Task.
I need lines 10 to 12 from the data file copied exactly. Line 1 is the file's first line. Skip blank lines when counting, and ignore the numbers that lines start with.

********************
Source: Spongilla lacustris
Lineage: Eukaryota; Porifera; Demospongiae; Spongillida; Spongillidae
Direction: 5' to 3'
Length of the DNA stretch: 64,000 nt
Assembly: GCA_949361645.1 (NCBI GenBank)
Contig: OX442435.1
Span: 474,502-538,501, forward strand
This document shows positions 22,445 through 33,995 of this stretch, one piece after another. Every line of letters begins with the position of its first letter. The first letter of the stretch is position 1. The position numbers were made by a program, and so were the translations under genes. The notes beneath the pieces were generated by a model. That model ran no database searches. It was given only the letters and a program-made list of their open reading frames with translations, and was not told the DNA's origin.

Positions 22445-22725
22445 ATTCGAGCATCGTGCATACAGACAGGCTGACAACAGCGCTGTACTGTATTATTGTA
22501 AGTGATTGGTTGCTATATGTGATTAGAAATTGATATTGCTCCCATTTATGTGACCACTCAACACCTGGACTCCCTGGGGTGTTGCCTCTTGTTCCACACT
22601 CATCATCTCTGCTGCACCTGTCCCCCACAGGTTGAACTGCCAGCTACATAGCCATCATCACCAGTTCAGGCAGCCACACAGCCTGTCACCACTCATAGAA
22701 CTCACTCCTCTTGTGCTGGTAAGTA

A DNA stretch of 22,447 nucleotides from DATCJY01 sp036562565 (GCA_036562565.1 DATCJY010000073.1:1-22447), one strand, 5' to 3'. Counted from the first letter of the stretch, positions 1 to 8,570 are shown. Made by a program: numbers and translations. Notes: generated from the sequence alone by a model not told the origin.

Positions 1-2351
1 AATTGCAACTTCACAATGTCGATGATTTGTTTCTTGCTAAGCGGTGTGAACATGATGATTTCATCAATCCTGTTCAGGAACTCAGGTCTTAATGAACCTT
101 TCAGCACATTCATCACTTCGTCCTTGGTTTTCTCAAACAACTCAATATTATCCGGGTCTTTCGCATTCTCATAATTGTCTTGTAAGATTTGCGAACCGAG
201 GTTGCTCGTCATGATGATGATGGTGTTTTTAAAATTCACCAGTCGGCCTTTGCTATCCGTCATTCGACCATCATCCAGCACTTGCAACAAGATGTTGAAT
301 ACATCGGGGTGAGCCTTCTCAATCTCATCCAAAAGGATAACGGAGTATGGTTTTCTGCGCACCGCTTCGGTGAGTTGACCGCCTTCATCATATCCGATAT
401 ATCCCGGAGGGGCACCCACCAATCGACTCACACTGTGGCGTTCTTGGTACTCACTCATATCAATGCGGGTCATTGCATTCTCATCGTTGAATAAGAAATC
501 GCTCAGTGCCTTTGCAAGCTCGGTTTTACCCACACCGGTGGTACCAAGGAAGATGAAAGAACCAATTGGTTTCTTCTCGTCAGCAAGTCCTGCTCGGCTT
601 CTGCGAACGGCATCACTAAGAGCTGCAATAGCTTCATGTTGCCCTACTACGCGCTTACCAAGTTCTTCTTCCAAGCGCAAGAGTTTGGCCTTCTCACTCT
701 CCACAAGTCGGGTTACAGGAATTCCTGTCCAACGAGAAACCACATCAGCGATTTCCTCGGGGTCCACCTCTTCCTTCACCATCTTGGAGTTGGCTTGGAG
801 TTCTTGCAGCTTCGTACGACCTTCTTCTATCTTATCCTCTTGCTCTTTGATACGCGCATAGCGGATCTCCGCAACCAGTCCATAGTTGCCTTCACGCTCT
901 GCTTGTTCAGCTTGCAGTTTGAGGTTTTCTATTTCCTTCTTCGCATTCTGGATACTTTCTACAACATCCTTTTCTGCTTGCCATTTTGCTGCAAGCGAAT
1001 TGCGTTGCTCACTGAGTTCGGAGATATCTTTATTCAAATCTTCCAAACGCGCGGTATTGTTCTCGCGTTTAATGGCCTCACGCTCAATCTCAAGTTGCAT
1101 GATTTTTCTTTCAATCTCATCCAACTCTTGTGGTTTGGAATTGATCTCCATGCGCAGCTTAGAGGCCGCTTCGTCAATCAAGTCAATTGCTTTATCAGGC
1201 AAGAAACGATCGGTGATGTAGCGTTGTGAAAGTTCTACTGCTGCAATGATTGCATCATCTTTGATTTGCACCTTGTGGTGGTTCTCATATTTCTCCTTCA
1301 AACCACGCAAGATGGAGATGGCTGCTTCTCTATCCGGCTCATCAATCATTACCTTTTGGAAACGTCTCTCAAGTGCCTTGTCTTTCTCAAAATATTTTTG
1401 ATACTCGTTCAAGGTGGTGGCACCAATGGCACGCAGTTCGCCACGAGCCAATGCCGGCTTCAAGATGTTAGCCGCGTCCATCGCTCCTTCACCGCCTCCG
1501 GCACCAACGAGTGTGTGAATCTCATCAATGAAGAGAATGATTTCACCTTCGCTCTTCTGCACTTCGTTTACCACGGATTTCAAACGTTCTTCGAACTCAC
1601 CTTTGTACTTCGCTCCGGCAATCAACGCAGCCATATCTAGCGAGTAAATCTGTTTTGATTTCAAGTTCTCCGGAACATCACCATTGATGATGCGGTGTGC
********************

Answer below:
22445 ATTCGAGCATCGTGCATACAGACAGGCTGACAACAGCGCTGTACTGTATTATTGTA
22501 AGTGATTGGTTGCTATATGTGATTAGAAATTGATATTGCTCCCATTTATGTGACCACTCAACACCTGGACTCCCTGGGGTGTTGCCTCTTGTTCCACACT
22601 CATCATCTCTGCTGCACCTGTCCCCCACAGGTTGAACTGCCAGCTACATAGCCATCATCACCAGTTCAGGCAGCCACACAGCCTGTCACCACTCATAGAA